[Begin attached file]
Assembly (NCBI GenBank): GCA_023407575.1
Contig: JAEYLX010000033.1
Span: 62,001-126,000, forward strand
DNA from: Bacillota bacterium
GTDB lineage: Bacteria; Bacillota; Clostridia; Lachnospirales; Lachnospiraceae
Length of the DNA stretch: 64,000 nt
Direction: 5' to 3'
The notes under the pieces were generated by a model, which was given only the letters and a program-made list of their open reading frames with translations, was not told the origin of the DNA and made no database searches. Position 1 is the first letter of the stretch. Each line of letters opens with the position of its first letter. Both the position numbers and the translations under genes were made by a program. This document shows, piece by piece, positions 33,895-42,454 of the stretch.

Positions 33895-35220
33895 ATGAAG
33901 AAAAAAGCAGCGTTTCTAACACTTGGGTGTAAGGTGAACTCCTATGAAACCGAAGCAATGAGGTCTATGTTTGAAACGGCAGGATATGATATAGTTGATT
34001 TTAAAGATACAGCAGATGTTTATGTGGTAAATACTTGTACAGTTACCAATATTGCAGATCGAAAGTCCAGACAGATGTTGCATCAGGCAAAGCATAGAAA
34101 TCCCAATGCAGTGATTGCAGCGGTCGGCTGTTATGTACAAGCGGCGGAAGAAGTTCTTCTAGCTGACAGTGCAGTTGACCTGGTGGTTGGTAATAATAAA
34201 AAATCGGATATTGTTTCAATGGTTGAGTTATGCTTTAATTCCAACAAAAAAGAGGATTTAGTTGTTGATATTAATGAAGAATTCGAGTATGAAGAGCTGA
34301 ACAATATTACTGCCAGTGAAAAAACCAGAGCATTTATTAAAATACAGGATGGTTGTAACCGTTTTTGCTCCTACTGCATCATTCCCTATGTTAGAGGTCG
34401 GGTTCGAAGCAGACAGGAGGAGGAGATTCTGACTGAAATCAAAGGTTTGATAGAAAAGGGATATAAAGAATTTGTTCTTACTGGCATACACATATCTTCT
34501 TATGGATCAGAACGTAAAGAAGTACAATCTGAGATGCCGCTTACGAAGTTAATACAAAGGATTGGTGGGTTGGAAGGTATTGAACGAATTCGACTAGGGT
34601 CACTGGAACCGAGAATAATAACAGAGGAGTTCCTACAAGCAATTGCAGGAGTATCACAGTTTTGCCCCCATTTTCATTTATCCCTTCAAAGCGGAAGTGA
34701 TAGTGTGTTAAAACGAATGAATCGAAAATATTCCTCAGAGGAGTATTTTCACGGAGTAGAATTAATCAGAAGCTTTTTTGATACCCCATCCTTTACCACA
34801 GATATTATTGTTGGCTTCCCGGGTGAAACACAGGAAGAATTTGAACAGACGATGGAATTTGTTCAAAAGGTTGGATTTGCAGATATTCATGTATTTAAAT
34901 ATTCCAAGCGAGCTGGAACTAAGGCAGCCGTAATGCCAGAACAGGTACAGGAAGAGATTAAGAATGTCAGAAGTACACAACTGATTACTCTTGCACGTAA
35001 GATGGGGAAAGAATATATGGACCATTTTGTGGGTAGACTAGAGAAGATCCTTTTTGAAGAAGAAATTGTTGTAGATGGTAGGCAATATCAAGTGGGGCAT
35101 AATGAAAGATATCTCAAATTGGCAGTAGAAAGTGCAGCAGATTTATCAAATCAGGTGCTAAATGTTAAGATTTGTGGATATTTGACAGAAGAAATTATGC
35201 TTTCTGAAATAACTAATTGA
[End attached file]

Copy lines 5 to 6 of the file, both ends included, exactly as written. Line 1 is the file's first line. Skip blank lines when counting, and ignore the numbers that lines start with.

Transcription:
GTDB lineage: Bacteria; Bacillota; Clostridia; Lachnospirales; Lachnospiraceae
Length of the DNA stretch: 64,000 nt